After the lecture, we began the tour!  During this behind-the-scenes look at their samples and designs, we were also able to see workers in the process of designing.  It was amazing!  We were shown samples made for famous designers dating back to the 1800’s.  They now house over 70,000 samples!  I thought the 1940 Schiaparelli sample the most beautiful of the ones we were shown. The designing process, however, is what really caught my eye.  I had no idea how much sketching and layering of colors goes on behind the scenes of embroidery designs, and how many protypes are made firston paper.  Over 200 hours of work went into the one prototype we saw. 

I also loved seeing the women do the embroidery with beads and sequins.  I was fascinated to see how they used these tiny crochet hooks, called Lunéville hooks, to do this very intricate beading and embroidery.  They worked so fast and so effortlessly that I could never see the thread attaching the beads and sequins.             

We were not allowed to take pictures or video, or even talk to the workers, to protect Lesage’s designs. I did, however, find a video that will show the skill and some of the beautiful embroidery pieces housed at Ecole Lesage.  

The Embroidery Workshop

After the tour it was time for the workshop. The workshop was my favorite part of the day because we actually were taught how to do a beading and sequin sample of embroidery.  I LOVED it! The technique for doing these samples is so cool. It’s not hard, but it is time consuming.  The embroidery sample is printed on organza, which has been pulled taut on an embroidery frame.  I learned that organza is good for bead embroidery because it is lightweight, stiff, and transparent, allowing you to see your work easily.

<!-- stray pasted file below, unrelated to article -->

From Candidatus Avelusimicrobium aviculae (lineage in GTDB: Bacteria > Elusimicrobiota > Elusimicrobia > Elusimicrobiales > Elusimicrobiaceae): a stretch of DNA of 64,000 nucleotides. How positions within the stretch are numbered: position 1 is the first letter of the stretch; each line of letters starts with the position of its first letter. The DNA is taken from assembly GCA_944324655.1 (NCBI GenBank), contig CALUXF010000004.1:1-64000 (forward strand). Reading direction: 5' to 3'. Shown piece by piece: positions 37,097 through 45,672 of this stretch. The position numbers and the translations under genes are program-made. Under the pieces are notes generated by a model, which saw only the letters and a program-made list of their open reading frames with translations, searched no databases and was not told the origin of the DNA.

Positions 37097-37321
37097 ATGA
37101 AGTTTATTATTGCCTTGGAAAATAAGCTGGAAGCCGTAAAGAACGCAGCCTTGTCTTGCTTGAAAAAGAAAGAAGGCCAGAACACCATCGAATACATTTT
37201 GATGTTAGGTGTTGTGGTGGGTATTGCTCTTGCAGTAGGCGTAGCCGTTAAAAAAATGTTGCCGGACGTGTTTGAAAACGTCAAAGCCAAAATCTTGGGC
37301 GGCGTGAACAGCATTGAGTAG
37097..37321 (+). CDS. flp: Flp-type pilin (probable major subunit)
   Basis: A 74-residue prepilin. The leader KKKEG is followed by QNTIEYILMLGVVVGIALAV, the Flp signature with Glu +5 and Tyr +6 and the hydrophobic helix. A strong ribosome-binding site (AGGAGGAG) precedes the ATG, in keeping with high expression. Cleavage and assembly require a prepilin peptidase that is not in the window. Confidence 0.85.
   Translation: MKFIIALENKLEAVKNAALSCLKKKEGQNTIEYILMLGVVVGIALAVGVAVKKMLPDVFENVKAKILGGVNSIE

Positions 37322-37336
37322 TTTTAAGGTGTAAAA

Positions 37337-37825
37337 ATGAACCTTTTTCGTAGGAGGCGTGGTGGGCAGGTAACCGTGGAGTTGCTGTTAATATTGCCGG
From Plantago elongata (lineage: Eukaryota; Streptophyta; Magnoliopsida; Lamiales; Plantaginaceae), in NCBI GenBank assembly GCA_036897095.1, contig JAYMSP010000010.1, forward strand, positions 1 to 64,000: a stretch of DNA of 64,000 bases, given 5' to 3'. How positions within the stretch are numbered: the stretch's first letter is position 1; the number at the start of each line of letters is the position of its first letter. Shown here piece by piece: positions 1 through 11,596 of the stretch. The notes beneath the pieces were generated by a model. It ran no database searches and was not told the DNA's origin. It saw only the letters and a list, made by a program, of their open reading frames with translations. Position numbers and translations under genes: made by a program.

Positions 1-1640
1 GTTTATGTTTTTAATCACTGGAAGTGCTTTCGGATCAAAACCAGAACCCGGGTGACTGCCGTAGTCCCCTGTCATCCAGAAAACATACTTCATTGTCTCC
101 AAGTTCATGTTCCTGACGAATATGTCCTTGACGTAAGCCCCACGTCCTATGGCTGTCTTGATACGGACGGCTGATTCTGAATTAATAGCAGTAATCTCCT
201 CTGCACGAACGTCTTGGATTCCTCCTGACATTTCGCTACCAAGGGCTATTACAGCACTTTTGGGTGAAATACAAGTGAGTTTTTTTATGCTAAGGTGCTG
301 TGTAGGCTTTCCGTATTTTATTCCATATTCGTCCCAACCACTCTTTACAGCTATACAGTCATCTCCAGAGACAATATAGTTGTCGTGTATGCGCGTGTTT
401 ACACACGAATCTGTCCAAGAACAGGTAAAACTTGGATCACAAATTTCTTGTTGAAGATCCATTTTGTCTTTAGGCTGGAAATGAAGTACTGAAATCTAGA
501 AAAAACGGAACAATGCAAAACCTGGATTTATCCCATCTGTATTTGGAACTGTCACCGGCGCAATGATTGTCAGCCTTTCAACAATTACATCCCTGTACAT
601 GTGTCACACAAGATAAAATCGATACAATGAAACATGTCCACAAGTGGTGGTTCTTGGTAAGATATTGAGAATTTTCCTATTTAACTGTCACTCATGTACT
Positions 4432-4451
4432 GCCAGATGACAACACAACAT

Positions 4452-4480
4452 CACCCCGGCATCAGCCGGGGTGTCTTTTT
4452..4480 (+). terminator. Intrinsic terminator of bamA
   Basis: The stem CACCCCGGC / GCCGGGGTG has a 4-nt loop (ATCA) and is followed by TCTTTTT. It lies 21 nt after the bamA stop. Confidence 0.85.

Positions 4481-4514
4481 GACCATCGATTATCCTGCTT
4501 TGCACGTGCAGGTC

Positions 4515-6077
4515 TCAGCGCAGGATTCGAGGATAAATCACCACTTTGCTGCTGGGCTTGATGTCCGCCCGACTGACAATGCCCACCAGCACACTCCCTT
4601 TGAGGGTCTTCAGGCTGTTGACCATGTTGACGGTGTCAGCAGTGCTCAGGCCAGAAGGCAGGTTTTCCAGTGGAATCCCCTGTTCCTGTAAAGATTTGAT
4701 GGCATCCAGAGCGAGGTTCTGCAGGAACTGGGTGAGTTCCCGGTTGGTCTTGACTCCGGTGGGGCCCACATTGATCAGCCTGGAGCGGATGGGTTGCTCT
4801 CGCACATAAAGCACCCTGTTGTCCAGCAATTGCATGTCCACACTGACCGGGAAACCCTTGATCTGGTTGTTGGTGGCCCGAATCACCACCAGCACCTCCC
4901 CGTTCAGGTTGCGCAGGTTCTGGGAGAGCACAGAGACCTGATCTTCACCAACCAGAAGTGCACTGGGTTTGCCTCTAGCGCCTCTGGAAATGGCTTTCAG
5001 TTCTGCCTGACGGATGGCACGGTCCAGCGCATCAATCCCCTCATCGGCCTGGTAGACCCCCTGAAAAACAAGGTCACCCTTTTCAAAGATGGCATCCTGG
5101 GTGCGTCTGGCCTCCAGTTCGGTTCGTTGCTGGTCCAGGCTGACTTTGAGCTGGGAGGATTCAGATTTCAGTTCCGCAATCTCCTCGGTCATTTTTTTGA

Six students sat at each frame where an instructor demonstrated the embroidery and assisted.  Surprisingly, there are no knots, except when threading the needle at the start of each thread.  Otherwise you stitch around the beads and secure the thread when you change beads. You secure the thread by going in and out of the organza three times where it cannot be seen.  I started off well, but later my thread kept knotting interfering with my stitching. Despite that, I still really enjoyed doing the embroidery.  I learned that beading and sequin embroidering takes a great deal of time and patience but is also very rewarding as you see your design come to life.  

Our instructor, Caroline, was amazing at her craft.  Sometimes I would stop working on my embroidery just to watch her. Her control of the needle and thread and placement of beads just worked in synchrony, and she was sofast. She seemed to do in minutes what took us hours.  I asked her if she made a lot of money doing embroidery.  She laughed.  She said, “No! This is not a job you do for money, but a job you do because you love it.” 

Takeaways From the Day

François Lesage was able to persuade designers to use his embroidery despite the odds being against him, and then keep their business.  The takeaway:  persistence pays and his simple philosophy “to suggest but never impose” worked.  He became a trusted advisor to designers instead of a salesman.  I wondered how he was able to only “suggest” without being imposing.  I think this a great philosophy for all of us when dealing with others because it allows for the individual to use their free agency and make independent decisions. 

Designing is tedious, painstaking, time-consuming work that requires enormous attention to detail and patience on every level.  But creating is its own reward.